Now, let's take a look at two specific schools and their “temperamental," so to speak, personality traits. First, the University of Chicago.
The University of Chicago is a school for those who prefer to study intensively. In many (but, in fairness, not all) cases, students who put an overriding emphasis on academics tend to have an introverted personality. Check out personality types INTP, INTJ, INFJ, INFP, for starters. That's what the “I" stands for: Introvert.
An interesting thread on the College Confidential discussion forum addresses school differences. Here are some excerpts out of key comments from What's the difference between UChicago and Northwestern? —
– So I've heard that the two schools are completely different. How are they different – what types of students go to UChicago? Northwestern? And why?
– UChicago is very intellectual, liberal artsy, quirky, writing intensive, etc. Northwestern is more pre-professional and seems larger and more impersonal, aided in part by the fact that there are specific undergraduate schools. It also has a large sports/frat scene, which is virtually nonexistent at UChicago.
– Suggest you visit both schools if you are seriously considering them, as they are complete opposites as Jazzed stated above. Go to NU if you are more interested in a traditional college experience and a more “practical" education; go to UofC if you are more interested in a liberal arts curriculum and intellectual experience.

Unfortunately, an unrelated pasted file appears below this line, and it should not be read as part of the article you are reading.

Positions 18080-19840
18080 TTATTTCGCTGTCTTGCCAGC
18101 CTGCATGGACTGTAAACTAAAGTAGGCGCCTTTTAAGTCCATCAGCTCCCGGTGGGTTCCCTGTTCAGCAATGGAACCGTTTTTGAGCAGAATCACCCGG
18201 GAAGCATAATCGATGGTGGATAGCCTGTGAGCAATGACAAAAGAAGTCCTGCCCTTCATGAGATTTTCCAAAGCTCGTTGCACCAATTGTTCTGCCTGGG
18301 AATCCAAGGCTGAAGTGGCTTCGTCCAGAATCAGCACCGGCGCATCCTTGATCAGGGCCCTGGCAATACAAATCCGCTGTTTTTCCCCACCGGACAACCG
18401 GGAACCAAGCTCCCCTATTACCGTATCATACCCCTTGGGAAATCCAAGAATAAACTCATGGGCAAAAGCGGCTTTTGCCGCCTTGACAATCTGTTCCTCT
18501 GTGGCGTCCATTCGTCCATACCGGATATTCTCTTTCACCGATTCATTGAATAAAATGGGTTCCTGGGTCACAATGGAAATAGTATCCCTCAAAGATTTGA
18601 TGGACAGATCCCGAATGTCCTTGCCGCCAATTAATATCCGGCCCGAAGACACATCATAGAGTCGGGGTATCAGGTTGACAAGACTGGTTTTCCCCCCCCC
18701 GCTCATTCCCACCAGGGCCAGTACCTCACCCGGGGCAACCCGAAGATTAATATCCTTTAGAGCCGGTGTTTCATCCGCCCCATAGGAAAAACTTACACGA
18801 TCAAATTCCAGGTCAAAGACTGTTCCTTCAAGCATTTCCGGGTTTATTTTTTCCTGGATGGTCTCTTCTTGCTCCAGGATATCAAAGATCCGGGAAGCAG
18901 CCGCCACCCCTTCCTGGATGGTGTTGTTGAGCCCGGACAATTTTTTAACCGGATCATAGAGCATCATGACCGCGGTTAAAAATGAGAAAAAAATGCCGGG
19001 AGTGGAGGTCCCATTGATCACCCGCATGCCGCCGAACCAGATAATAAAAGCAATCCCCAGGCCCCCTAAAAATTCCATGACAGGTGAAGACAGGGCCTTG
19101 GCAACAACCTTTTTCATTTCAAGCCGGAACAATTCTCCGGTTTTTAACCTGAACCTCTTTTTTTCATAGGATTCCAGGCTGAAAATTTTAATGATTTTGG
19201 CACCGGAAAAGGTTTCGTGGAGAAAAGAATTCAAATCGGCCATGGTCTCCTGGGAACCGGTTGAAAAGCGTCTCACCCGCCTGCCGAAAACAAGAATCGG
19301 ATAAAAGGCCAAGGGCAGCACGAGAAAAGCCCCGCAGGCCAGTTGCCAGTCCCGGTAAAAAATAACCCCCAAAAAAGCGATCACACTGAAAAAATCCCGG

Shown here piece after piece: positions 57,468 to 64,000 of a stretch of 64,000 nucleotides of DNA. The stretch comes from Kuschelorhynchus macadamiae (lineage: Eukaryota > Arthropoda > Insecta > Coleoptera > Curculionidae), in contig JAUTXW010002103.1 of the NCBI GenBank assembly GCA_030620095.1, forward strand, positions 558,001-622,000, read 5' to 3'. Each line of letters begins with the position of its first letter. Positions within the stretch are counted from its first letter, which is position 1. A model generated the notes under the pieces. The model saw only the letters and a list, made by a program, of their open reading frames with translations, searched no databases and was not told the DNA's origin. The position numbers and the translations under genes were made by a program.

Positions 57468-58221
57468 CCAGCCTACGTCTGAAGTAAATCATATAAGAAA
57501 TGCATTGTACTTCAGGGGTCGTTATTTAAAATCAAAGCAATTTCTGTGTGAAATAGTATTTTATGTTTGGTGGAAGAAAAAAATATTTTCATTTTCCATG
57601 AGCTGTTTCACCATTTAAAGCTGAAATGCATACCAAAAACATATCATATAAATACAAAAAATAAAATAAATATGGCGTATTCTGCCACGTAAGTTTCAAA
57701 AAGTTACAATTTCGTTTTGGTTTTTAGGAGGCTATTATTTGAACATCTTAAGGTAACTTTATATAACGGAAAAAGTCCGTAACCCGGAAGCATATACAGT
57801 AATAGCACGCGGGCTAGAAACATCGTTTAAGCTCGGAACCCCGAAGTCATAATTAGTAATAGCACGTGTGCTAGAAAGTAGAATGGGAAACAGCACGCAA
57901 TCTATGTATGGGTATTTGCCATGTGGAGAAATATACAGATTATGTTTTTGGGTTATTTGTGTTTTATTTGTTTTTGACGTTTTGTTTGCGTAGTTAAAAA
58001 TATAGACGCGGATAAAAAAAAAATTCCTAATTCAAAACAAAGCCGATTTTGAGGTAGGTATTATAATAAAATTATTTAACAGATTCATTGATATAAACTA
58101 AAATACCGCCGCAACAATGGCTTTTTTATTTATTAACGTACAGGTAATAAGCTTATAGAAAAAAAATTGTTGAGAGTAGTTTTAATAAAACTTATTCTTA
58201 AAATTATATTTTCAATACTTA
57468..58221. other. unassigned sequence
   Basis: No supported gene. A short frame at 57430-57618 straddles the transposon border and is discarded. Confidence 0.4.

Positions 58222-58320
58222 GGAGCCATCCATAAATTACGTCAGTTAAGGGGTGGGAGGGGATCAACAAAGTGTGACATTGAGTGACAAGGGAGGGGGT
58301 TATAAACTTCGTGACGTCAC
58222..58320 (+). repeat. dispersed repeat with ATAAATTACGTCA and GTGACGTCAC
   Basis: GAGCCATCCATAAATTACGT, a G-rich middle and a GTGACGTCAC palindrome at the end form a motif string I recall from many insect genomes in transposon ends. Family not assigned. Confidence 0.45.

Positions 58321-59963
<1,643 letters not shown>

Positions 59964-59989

– Northwestern has a sportsy, fratty feel, and Chicago doesn't, and Chicago has a more uniform culture of intellectualism.
– If I had to pin it down, there were more bright, well rounded types and a noticeable absence of students whose personalities and habits reflected an intense focus on intellectual persuits. The scale of the frat scene is also on par with a state school whereas Chicago's is smallish beyond the first year. There are many students at Chicago when I was there that had only experienced fraternity life …
– … my son was also accepted at both UChicago and Northwestern. UChicago had been his first choice all along, and he wanted to escape the Northeast, so he decided to visit Northwestern and just “rule it out" before accepting UChicago's offer. Virtually everyone who knew him saw UChicago as the perfect place for him, and for that matter so did he. But he surprised everyone when he re-visited Northwestern and UChicago by saying that he couldn't decide. Even though he is rather introverted and intellectual, he nonetheless enjoys spectator sports and college athletics and enjoyed the classes he visited there a lot. So for a full week, he simply could not make up his mind about two very different schools. He ended up choosing UChicago and has been very happy there …
So, you may be able to discern that the University of Chicago has a rather “introverted" personality. Your intellectual prowess may be sufficient to deal with the academic rigors of Chicago, but, if you have a strongly extraverted nature (those are the “E" types in the chart above), you may find things less than stimulating. Keep in mind that there are exceptions to every generality, and I include my generalities here as fair game for exceptions.
Now, let's see if we can find some comments about a truly extraverted school. How about West Virginia University?
Since I'm a big advocate of student opinions about schools, I went to StudentsReview.com to get some from-the-trenches opinions about West Virginia University. This school is on the other end of the spectrum from The University of Chicago. Keep in mind, I'm not talking exclusively about academics. I'm referring to the “temperament" or “personality type" of the school. So, here are some excerpts from StudentsReview.com about WVU: